Both men finished just 20-seconds back from Randerson, who won his third Peaman Biathlon of the year with a time of 42:12.

In the meantime, Grocholski decided to punish me further with one last surge to finish ahead in fourth place at 42:49. I settled for fifth overall and first in the women’s division with my time of 42:55.

Mercedes DeCarli and Jewell rounded out the women’s podium with their times of 44:33 and 48:55 respectively.

The Ankrum family continued their complete dominance by winning their fifth Split Peas relay division title of the year with a time of 39:22. Donna Ryngala claimed the 3.1-mile run with a great time of 22:58.

Archer Ankrum and Elisa Childers won the LavaKids Pea Wee course of a 200-yard swim and 1-mile run with their times of 10:47 and 12:42, Team Juice Box topped the relay division in 23:39, and Nicholas White blazed through the 1-mile run course in 6:49.

Keeping to the tradition of passing on the Perpetual Pea at the end of every Peaman Biathlon event - an honor bestowed upon individuals or families who epitomize love, family, friendships, and the spirit of aloha for the Big Island community - a surprised Jewell was the honored recipient.

“It is an honor to receive it,” Jewell whispered between her tears. “I love all that Peaman does for the community and he really doesn’t have to do it. I love the feeling of ohana and all the kids being here. Having a physical education teaching background I think it’s just great for the kids and their families to participate in any way they can. It’s a such great community event.”

The 58-year old mother of two adult children has been a dedicated Peaman participant over the last few years. In July, she will also become a first-time grandmother.

“It feels good to have another family here,” Jewell said. “Most of my family is in Colorado. The last time we got together was during spring break. So it feels good to be a part of this great community.”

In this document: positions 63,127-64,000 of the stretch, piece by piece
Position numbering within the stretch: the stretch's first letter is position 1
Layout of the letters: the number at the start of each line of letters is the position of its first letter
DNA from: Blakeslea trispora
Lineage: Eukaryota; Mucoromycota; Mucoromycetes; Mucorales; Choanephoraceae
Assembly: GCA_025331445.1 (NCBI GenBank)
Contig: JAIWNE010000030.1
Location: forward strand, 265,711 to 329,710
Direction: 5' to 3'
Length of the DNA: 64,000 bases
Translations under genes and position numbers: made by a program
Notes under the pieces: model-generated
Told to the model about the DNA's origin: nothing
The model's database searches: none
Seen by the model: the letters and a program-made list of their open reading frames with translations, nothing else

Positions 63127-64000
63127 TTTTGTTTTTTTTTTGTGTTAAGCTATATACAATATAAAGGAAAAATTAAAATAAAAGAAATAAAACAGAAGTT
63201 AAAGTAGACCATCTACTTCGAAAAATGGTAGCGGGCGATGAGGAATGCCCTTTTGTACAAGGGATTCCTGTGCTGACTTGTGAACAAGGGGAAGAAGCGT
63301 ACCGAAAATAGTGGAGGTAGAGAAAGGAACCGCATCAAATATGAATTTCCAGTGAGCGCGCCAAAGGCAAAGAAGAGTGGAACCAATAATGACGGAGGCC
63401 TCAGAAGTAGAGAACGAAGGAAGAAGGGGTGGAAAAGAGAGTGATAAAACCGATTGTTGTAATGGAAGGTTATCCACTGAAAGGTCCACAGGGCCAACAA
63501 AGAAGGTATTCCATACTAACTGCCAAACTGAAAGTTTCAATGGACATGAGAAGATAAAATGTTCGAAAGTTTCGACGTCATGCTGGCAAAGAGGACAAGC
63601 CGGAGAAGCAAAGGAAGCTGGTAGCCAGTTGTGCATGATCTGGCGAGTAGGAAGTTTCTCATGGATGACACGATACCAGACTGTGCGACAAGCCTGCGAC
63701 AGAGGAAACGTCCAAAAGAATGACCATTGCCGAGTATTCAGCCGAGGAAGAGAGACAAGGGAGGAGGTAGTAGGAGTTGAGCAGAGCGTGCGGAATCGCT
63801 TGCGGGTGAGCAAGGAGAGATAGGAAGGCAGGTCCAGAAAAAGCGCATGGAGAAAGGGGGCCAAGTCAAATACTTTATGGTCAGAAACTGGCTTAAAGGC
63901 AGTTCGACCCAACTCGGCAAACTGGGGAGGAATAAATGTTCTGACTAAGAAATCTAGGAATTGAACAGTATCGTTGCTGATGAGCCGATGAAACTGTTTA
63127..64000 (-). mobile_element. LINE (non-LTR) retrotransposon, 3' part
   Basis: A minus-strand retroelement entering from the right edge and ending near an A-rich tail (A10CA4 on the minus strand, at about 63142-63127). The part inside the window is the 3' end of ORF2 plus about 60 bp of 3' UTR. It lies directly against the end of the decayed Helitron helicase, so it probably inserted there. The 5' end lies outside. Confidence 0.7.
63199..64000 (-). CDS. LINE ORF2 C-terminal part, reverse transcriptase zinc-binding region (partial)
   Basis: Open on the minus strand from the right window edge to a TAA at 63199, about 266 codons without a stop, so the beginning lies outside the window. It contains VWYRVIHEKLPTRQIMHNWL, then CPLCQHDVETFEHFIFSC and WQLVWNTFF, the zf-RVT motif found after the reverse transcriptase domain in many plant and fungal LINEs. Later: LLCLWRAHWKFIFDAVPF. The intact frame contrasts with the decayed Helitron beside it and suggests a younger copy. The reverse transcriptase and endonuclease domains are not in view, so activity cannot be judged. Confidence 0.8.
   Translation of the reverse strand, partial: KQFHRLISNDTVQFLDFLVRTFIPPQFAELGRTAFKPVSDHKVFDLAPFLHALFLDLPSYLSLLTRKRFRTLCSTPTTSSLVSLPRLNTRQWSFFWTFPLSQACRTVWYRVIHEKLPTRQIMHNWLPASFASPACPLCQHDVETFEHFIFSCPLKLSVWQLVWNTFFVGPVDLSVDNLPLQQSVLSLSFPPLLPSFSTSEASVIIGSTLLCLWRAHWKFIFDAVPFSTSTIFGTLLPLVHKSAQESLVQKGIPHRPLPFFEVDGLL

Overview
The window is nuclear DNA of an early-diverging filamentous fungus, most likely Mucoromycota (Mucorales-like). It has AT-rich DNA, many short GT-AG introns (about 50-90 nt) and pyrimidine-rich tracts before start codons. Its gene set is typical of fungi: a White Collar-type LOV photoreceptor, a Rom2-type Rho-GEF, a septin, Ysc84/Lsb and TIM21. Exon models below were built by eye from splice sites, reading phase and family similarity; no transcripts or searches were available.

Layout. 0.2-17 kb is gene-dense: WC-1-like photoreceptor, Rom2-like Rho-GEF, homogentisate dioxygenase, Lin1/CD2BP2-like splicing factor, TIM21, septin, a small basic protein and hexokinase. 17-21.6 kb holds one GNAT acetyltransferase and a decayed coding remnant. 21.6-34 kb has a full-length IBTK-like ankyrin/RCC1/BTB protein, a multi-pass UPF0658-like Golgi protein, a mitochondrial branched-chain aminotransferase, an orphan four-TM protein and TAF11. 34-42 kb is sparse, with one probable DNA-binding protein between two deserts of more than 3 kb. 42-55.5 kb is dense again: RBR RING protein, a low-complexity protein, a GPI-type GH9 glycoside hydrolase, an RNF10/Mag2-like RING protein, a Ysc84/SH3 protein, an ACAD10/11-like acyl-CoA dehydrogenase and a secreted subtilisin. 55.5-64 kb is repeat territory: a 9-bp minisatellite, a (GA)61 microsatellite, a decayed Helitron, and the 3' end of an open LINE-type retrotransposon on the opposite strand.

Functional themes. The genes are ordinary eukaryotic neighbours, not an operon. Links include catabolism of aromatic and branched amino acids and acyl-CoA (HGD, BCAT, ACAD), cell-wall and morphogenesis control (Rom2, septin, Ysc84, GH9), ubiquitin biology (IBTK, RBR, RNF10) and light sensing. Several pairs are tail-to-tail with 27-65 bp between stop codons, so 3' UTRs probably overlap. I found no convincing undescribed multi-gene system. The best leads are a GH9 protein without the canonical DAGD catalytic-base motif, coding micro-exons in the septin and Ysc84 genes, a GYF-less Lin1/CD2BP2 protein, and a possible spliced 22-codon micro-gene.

Visitor Industry Charity Walk

It is Hawaii’s largest single-day fundraising event for local charities and is popularly known to be the only walk in the state where one can actually gain weight after crossing the finish line. Saturday’s Hawaii Visitor Industry Charity Walk did not disappoint.

The 39th edition of the event drew hundreds to the Queen’s Marketplace in Waikoloa to take part in the 3.7-mile “super walk” that traversed throughout the grounds of the beautiful Waikoloa Beach Resort and ended at the Waikoloa Bowl.

Participants were then treated to an open buffet of gourmet foods from our island’s most talented chefs, live entertainment and random drawings.

While the statewide annual event held in May occurs on the Big Island, Maui, Oahu, Molokai, and Kauai to help raise monies for island charities, only the Big Island features a fun and competitive run portion to help boost participation.

The 3.7-mile race for first ended up being a close and fun finish between Danny Guerpo and myself.

A mile into the race, I was surprised to find myself in the lead as I pushed both my sons, Cole and Raen, in a double stroller. With the course featuring a few rolling hills, Guerpo and I had fun exchanging the lead position a few times.

Guerpo would have the advantage on the hills as I struggled with pushing the weight of my 106-lb stroller, but then I would reclaim the lead on the flats. With 200-yards to go, we were neck and neck.

Guerpo surged - as there was no way he was going to let a mom pushing a double stroller beat him - and won with a great time of 24:52. I finished just ome-second back in 24:53 to claim second place and first in the women’s division.

Following Guerpo in the men’s division was Jared Barrett and Matthew Givens in 25:51 and 25:57 respectively.

Jennifer Real took second for the women in 26:33, with Heather Scarbrough rounding out the podium with her time of 26:56.

At the end of the morning participants would agree that it was yet another great turnout for our state’s largest charity event.